Tenants Guide

The rental market moves at a fast pace and quality properties are often secured very quickly. If you are moving in with others, ensure you are all in a position to make a decision promptly after viewing the property. So, once you have found a property you want to move into, this is the ‘let agreed’ stage of the process, but remains subject to contract. This is when you will go through reference checks and pay a holding deposit, reference, tenancy agreement and inventory check charges.

Identification documentation

Once you have agreed the let in principal you will be required to provide documentation to confirm your identity and residence. For UK and non UK residents this will include providing an original document from each of the following lists:

Personal Identification

  • Valid passport
  • Valid full UK photo driving licence
  • National identity card
  • EU shotgun license
  • Birth certificate
  • Marriage or civil partnership certificate

Evidence of residency

It is important to note that, documentation must be dated in the last three months and the address must match your current address or as supplied on the reference application form.

  • Credit card statement
  • Recent bank or building society statements
  • Council tax bill
  • Utility bill
  • Mortgage statement
  • Current tenancy agreement(signed within the last six months)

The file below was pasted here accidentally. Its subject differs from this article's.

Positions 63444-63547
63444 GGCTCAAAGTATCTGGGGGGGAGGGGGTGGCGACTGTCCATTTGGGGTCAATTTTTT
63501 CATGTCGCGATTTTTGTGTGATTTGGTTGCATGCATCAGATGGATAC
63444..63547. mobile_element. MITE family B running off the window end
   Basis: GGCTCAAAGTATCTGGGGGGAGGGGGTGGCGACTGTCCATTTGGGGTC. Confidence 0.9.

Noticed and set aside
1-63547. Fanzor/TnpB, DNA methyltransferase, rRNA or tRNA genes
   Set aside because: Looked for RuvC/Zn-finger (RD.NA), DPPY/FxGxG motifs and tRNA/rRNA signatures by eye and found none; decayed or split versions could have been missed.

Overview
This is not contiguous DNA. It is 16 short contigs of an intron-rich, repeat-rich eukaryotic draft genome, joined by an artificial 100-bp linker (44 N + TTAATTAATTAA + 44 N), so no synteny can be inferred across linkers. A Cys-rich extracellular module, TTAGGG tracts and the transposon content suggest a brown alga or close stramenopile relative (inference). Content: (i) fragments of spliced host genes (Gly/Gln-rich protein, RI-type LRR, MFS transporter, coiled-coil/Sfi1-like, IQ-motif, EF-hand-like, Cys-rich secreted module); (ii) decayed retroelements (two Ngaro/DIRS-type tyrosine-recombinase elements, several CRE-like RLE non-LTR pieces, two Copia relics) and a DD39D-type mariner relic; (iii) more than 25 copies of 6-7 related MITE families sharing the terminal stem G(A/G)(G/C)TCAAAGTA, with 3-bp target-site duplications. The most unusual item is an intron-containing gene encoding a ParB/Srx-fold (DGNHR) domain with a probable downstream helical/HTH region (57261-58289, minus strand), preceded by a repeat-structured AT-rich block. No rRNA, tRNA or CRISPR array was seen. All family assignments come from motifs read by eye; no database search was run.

• Home service provider bill (for example broadband, digital TV statement) – homeowner’s insurance schedule
  • Letter from employer confirming address(signed, dated and printed on headed paper)
  • Correspondence relating to local housing allowance or benefit

Tenant and guarantor references

Reference checks are carried out on prospective tenants to confirm that they have previously rented without any major issues are in employment. Credit checks are carried to ensure that prospective tenants can afford the monthly rent and have no serious adverse credit history. Our fees for referencing are £200 (including VAT) per property, this is paid initially to start the letting process.  An additional charge for a guarantor will be payable if needed of £50 (including VAT). The charges for reference checks are usually non-refundable once the referencing processing is in progress, even if you fail the checks, so it is important to have all the facts before undergoing the process. You can ask the letting agent what criteria need to be met, and if you are concerned that you might fail the checks. The landlord may agree to you having a guarantor.